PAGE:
Democratisation in troubled Durban

September 29, 1995

The University of Durban-Westville (THES, September 8) has had the exceptional experience of almost simultaneous "democratisation" (release from Nationalist control) and "Africanisation" (greatly increased African participation). There are few institutions of any kind which have faced this dual challenge of post- apartheid society so abruptly and on such a scale.

While the process has been turbulent at times, the university has not been assisted by exaggerated and unsympathetic press coverage, which has described the campus as a "battlefield" at times when I have participated in normal academic activity. For example, in July the department of geography organised a highly successful international conference, untouched by the troubles and characterised by racial harmony which would have been hard to imagine a few years ago.

Whether other South African universities manage fundamental transformation any better remains to be seen. It is worth noting that Durban's formerly "white" University of Natal, where your reporter Karen Mac Gregor is based, has diversified its student body as much by recruiting Indians as Africans. These Indian students would probably otherwise have gone to the University of Durban-Westville, leaving a gap there to be filled by Africans. Durban-Westville, with half its students African compared with a quarter at the University of Natal, has thus faced greater pressure for Africanisation.

Karen Mac Gregor implies that the Combined Staff Association (COMSA) at UD-W is more radical than the ANC. However, the majority of executive members of COMSA are ANC supporters, and the chairperson Dhiru Soni has been secretary of a local branch of the ANC.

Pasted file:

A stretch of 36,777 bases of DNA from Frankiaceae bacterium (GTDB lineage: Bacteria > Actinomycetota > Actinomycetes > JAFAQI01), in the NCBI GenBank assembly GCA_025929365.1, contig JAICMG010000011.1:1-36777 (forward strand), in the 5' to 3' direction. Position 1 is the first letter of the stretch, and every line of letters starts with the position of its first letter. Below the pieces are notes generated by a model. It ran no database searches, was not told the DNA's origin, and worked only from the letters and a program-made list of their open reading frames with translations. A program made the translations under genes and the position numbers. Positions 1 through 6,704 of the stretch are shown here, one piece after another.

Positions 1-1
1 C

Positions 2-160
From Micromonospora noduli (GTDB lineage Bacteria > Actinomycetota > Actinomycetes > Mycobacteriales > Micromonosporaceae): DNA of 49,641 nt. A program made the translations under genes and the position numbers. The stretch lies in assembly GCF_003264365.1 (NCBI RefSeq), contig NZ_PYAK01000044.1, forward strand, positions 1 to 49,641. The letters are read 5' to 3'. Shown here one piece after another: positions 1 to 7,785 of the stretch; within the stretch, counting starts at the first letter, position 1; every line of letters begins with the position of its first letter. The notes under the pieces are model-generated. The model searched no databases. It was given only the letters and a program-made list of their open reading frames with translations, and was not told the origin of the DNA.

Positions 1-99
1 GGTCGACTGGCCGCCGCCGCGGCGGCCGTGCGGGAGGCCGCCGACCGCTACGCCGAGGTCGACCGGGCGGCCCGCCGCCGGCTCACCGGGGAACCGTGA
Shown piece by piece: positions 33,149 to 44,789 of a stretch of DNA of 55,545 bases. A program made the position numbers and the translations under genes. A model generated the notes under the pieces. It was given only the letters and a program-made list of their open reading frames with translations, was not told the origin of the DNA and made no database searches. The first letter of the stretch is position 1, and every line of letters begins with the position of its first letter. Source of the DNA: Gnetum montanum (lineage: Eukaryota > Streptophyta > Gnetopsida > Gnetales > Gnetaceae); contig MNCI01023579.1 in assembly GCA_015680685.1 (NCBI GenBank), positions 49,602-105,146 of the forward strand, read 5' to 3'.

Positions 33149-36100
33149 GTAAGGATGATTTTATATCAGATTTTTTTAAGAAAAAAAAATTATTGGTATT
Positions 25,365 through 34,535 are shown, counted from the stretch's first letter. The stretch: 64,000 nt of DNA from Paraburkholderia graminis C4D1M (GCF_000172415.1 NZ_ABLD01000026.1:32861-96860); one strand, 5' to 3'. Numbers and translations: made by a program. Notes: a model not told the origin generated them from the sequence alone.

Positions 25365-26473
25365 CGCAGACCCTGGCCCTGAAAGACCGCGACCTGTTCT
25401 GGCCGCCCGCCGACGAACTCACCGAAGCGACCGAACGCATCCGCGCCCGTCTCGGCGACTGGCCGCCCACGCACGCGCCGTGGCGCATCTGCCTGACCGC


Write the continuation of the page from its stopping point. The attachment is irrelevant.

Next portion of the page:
COMSA is unique in South Africa in that its membership comprises academics, administrators and other workers. Far from being radical, its members regard COMSA as practical and realistic, and attribute some attacks to its exposure of questionable practices on the part of a supposedly progressive administration. It would have been interesting to read more of what COMSA actually stands for and what it has achieved, to balance the criticism.

As to the experience of the sociologist Ronaldo Munck, it is a pity that focus on this particular individual tended to overshadow the actual issues involved in transformation. Munck is portrayed largely as an injured innocent, but some others involved tell a different story.

This raises questions about the judgement of a newcomer to the country as well as to the university who could publicly take sides in a complex dispute so soon after his arrival, and of a new head of department who could so quickly antagonise staff and students.

Accounts which might question the one which you published are constrained by the university's ban on talking to the press which appears not to apply to Professor Munck talking to The THES.

David M Smith, Professor Department of geography Queen Mary and Westfield College University of London.

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